Instead of forcing a customer to fill out a lead form, why not discover their information the same way real people do?
I think it’s really cool that any business can have a basic lead funnel up and running in a day or two. With a ThemeForest template, a basic CRM, and a couple hundred bucks in Facebook ads, almost anyone can build a traffic machine that brings in a steady pipeline of potential customers to their website.
But funnels are really tricky to get right. If a single asset isn’t crafted properly, or the transition from once piece to the next is clunky, the customer gets spooked and you lose the lead.
Setting the Pace Naturally
The difficulty lies in the fact that most customers don’t want to hear a sales pitch. They need to feel that the decision to buy was their own, and if you try to move them along too fast they’ll realize you’re trying to sell them something and get turned off.
They want to feel good about a brand before they even think about pulling out their wallet. And more and more frequently, they expect to receive something of value (whether it’s something tangible like a whitepaper or guide, or intangible like a positive emotional connection) before they’ll consider a transaction.
Customers behave this way because they have limited time and resources. They don’t want to jump right into being best friends with someone they just met. They want to make sure they’re not wasting their time with people who aren’t on the same page. So if someone seems to be moving too fast, or sharing too much information about themselves, it’s human nature to regard them as weird – or at the very least suspicious. Why are they so desperate to have a relationship with us?
The normal (non-weird) thing to do is take the time to learn about other people’s background, interests, and goals. When we find alignment, we warm up a little bit, and move down the road a little further together.
Once a customer feels understood, they almost magically become open to understanding a brand or product’s value, and the sale can proceed from there.
That’s why good sales and marketing people typically don’t take customers directly into a sale – not right away at least. Instead, they invest in making sure their customer feels understood first. They’re patient. They provide value up front. They lead customers along a buying journey, where there’s this natural push/pull of questions and answers that helps everyone feel comfortable. And they look for opportunities to tell genuine, emotionally-driven stories which will cement that buyer-seller relationship until it’s time to purchase.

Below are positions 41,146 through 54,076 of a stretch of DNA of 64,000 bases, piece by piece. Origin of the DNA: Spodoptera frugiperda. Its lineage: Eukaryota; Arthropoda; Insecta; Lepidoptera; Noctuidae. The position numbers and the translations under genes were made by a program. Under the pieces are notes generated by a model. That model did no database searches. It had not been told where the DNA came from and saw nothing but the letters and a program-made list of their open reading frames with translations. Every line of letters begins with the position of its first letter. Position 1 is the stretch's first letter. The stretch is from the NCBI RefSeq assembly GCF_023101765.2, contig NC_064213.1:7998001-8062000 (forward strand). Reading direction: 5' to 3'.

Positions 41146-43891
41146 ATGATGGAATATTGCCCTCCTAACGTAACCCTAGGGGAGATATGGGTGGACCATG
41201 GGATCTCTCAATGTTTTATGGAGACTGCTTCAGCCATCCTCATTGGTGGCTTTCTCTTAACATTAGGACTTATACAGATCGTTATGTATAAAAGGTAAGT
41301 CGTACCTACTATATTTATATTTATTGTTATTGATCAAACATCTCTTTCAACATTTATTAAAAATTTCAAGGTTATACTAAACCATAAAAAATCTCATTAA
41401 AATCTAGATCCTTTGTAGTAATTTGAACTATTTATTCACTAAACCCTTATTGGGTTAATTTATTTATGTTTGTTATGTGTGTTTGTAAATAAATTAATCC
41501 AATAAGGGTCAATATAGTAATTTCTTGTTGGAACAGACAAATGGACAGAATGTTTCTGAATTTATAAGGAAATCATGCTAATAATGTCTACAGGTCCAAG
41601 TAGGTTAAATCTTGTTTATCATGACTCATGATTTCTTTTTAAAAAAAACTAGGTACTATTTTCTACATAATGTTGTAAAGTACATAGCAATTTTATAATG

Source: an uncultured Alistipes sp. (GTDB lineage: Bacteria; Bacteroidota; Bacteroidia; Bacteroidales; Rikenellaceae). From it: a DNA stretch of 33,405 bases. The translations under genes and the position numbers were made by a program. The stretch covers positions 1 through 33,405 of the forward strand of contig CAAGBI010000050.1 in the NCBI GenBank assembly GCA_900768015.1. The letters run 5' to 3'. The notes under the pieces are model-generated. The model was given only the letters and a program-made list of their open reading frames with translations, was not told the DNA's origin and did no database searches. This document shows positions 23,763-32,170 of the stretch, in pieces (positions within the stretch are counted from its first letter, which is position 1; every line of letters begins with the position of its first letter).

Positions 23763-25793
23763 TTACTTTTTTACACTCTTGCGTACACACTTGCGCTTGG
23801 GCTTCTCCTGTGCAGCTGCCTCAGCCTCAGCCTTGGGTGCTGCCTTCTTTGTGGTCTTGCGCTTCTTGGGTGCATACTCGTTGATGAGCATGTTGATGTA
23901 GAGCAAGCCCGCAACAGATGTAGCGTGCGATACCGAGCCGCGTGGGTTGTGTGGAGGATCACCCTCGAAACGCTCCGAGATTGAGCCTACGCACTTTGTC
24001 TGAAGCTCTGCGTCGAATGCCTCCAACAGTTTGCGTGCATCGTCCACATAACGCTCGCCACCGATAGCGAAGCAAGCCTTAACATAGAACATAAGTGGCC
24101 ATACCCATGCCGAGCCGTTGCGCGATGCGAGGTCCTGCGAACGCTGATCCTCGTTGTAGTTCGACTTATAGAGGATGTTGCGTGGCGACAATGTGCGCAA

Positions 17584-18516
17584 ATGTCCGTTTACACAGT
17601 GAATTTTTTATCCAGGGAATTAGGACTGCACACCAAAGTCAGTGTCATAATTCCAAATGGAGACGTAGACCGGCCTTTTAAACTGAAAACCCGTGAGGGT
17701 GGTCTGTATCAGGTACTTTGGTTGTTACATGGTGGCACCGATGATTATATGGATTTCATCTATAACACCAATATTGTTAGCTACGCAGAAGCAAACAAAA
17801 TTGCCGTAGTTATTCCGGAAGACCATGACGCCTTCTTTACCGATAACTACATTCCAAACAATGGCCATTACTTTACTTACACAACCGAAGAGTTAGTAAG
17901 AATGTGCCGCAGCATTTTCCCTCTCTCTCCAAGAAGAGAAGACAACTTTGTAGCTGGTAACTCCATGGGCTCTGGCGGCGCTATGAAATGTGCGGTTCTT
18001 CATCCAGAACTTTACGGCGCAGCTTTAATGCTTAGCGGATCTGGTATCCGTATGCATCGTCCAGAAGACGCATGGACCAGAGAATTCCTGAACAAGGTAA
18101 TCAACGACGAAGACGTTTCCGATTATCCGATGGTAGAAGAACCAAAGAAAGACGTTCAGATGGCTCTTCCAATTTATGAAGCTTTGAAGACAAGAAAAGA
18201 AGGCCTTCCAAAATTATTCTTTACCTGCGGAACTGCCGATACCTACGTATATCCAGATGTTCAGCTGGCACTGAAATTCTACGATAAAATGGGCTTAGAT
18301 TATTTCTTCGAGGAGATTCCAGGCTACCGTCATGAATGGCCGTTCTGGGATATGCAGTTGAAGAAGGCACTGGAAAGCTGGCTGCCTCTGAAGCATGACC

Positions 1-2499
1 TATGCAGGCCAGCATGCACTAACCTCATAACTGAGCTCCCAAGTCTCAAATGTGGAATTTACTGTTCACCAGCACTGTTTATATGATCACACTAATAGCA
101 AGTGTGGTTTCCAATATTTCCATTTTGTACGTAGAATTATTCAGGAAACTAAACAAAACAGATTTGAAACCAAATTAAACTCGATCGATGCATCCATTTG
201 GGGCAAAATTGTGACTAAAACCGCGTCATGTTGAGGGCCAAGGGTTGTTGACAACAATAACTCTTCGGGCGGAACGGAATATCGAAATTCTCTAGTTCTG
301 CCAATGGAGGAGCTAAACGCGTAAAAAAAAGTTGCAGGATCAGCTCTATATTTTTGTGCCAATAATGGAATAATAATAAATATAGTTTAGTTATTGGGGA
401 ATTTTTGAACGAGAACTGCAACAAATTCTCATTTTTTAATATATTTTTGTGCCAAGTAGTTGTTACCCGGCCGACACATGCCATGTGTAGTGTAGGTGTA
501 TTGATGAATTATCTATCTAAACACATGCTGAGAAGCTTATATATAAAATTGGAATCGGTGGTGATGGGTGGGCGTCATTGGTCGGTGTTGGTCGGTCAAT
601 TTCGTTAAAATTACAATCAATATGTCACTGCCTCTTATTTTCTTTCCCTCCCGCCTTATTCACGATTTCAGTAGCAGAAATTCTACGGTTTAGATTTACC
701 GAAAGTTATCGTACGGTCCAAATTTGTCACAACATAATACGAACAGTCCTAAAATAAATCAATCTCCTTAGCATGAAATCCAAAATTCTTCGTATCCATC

In other words, they have normal conversations.
In a normal conversation, it’s totally natural for people exchange information about themselves like this:
“Hi, my name’s Tom, what’s your name?”
“You live in the city too? What neighborhood?”
“You know who else lives there? My friend Kate Green, do you know her?”
That kind of thing.
If this sounds sensible to you, you might begin to wonder why it’s so common for marketers to dump a customer onto a form page when they think they might be ready to buy. Haven’t we just spent a lot of time and energy getting them to feel comfortable? Given that, does it really make sense to present them unceremoniously with a regimented form to fill out and a button that says “Submit”?
I think brands should be finding ways to have more human conversations with potential customers. The goal should be to fill out as many of those form fields as possible before the customer even gets to the form. This could be done conversationally. Here are some tactics that could work:
More and Simpler Forms
Do we really need a first and last name in exchange for some lead magnet? Could we provide an item of smaller value in exchange for a first name only?
Instead of requiring all fields on a form, why not let the customer decide what they’re comfortable sharing at this stage? You can always cookie them and ask for any missing information in a later session.
Consumers are still warming up to chatbots. And they still need work in general, but they’re a step in the right direction. “We’re glad you’re enjoying this article. My name’s Tom, what’s your name?”
Geo and Industry Targeted Networking Recommendations
If you can determine a customer’s location or industry, you might try and introduce them to other customers who are in those same circles. “Hey, we noticed you’re in Delray Beach. There’s another company that uses our software nearby in Boca Raton, do you know them?”
Site Usage Tracking
Has the user looked at articles that are all under a specific topic umbrella…say Organic SEO? Probably safe to assume that’s their industry and role, and you can prepopulate it on a lead form.
When a customer is absolutely ready to order, a form is the best way to quickly convert them to a sale. But not every customer who makes it to the form is ready to go all in. By being more natural and conversational in their approach, brands can help customers feel more relaxed and heard. That will ease the transition from prospect to hot lead.